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Sports Business

Golic, national media extol virtues of Indy Super Bowl

February 4, 2011
KEYWORDS Sports Business

It’s a glorious day here in Dallas.

And that's despite the five inches of snow I awoke to this morning, and warnings from Dallas officials that they’ve already spent $460,000 on sand to treat city streets and they intend to wait and let Mother Nature take care of the rest.

For the first time since Tuesday, I am wearing a fresh layer of deodorant, and well, a fresh layer of every article of clothing I typically wear.

I fell to my knees in praise when my lost luggage arrived at my hotel shortly after midnight. Yes, indeed, it’s great to be alive—and feeling fresh as a daisy.

As Lou Holtz would say, we’ve all been putting in half days down here covering the Super Bowl. We only work 12 hours. Actually, it’s been more like 14, but who’s counting?

Despite the long hours, there’s a never-ending supply of energy oozing from the media corps when the free food arrives.

On Thursday, Papa was in the house, or in the Super Bowl media room, such as it was. Not far away from where the big-screen TVs, pool tables and foosball tables are located.

That’s right, Louisville’s own John Schnatter, founder of Papa John’s Pizza, showed up for the festivities. You should have seen the lunacy on the media center’s second floor when the Papa rolled out about 350 pizzas of all types. It was a nice change from the Power Bar and fruit chewy snacks I had the night before for dinner.

But I was almost knocked down by a television cameraman wielding his camera like a battering ram as I made my way to the feed line. The security staff had to warn journalists to allow one space in between each person coming up the escalator from the first floor for the feast so the escalator wouldn’t fail and/or collapse. I am completely serious.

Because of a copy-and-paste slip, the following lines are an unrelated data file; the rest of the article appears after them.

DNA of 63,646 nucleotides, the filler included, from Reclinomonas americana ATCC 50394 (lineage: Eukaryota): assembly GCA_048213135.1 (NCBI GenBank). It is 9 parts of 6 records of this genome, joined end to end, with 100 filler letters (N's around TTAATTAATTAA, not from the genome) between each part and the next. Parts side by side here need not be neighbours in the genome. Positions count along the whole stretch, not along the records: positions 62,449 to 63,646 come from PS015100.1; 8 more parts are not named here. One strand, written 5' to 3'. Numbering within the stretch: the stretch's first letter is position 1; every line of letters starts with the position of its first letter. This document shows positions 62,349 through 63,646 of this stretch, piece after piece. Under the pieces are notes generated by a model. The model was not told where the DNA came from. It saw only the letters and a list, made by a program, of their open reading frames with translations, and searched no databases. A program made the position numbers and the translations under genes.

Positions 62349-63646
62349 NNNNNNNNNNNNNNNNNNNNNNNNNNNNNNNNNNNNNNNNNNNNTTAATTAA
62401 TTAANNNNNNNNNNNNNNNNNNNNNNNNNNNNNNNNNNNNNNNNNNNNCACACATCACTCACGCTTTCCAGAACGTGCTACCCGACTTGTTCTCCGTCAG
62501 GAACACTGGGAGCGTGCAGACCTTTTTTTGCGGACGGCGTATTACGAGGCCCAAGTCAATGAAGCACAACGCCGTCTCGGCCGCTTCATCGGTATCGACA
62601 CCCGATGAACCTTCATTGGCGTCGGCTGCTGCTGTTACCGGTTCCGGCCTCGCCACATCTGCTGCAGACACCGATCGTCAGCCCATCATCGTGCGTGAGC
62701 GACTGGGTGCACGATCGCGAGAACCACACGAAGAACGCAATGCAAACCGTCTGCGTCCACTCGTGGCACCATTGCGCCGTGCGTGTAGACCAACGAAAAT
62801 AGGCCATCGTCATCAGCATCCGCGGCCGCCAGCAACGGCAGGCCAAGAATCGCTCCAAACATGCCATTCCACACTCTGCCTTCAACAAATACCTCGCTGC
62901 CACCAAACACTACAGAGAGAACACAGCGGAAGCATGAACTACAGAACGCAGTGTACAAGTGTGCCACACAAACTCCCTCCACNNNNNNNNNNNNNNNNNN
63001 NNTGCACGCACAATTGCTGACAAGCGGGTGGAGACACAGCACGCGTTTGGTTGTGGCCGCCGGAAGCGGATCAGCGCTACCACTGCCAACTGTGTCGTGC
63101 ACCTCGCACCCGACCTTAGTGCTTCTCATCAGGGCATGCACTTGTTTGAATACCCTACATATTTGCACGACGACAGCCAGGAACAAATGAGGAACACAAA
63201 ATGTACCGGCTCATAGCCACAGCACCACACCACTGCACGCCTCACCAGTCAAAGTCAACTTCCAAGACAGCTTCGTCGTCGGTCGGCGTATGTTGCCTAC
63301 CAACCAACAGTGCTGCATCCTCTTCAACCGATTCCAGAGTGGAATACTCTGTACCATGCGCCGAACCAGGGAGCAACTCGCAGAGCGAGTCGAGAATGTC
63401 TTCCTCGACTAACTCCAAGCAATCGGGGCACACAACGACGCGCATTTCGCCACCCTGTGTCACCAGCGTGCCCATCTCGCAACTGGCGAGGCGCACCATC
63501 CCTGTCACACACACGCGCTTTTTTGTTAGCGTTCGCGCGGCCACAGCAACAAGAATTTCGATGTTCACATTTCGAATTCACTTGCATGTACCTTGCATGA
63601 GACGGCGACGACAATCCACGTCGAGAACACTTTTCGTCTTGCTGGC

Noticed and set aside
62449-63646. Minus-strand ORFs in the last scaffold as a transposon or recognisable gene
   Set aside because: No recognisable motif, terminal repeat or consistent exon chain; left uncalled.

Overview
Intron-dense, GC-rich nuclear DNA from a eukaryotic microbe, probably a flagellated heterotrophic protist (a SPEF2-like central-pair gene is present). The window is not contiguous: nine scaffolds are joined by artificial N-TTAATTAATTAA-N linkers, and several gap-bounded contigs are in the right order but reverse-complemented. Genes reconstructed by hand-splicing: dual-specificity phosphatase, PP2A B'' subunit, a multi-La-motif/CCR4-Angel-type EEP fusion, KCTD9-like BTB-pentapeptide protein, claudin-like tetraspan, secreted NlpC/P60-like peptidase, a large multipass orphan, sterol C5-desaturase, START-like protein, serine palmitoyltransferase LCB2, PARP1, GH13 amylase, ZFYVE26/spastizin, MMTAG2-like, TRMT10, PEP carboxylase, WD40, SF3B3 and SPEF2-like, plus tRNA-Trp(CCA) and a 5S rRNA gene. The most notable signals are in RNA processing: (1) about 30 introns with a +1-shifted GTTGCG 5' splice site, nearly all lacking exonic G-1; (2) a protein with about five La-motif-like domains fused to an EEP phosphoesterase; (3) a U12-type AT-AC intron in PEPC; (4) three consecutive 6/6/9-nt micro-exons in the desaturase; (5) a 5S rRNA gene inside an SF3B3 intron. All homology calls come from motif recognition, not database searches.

The throng of media folks seemed to double here on Thursday. So it’s no surprise that when the St. Elmo’s shrimp cocktail arrived shortly before noon, Indianapolis 2012 Super Bowl Host Committee members found themselves really steppin’ and fetchin’ to get the starving masses fed. After all, man cannot live on pizza alone.

Like a seal sniffing out a distressed fish, ESPN’s biggest eater, Mike Golic, showed up right on cue at Indy’s booth just inside the media center’s entrance.

Golic wasn’t there just to eat, though. The Notre Dame grad did a host of radio interviews and stopped by to chat  with some of the Hoosiers in town. He actually makes a very nice ambassador for Indianapolis and Indiana.

And the more I hang out here in North Texas, the more good things I hear about Indianapolis. You’d think the contingency of ink-stained wretches and talking heads here would distain the idea of coming to Indianapolis to cover a Super Bowl in February.

But in the four days I’ve been here, I find few journalists who speak negatively about the Circle City. Maybe I’m not looking hard enough.

ESPN’s John Clayton eagerly weaves a tale about coming to Indy to cover the NFL Combine a couple years back with the beginnings of a bad cold. When the hotel receptionist noticed he had a cough, she surprised him less than 10 minutes later by sending chicken soup to his room. And there was no charge, he said, for that bit of Hoosier hospitality.

Sports Illustrated writer and NBC broadcaster Peter King said there are few places he’d rather go to cover a Super Bowl, well, except San Diego. But with the weather we’ve had this year, who can blame him.

And much-respected NFL writer, Rick Gosselin, who pushes a pen for the Dallas Morning News, waxes poetic about the virtues of Indianapolis’ compact downtown, indoor walkways and unmatched services.

Even NFL Commissioner Roger Goodell, while holding court with a dozen reporters on Wednesday, stopped to tell 2012 Super Bowl Host Committee member Eddie White how special he thinks next year’s Super Bowl is going to be.

It seems the only thing that will keep the good times from rolling in Indianapolis next February could be NFL team owners’ and players’ inability to hammer out a collective bargaining agreement.

And if you saw any part of Thursday’s press conference held here in Dallas by the NFL Players Association, you know a lockout is an almost certain possibility.

As for the Super Bowl, the general consensus among journalists who cover the NFL regularly is that the 2012 Super Bowl will probably be held.

If it is, it’s a good bet Papa will be in the house.

And it’s an even better bet that I’ll be wearing a fresh change of clothes, a new layer of deodorant and a neatly shaven face—every single day in the week leading up to the big game.

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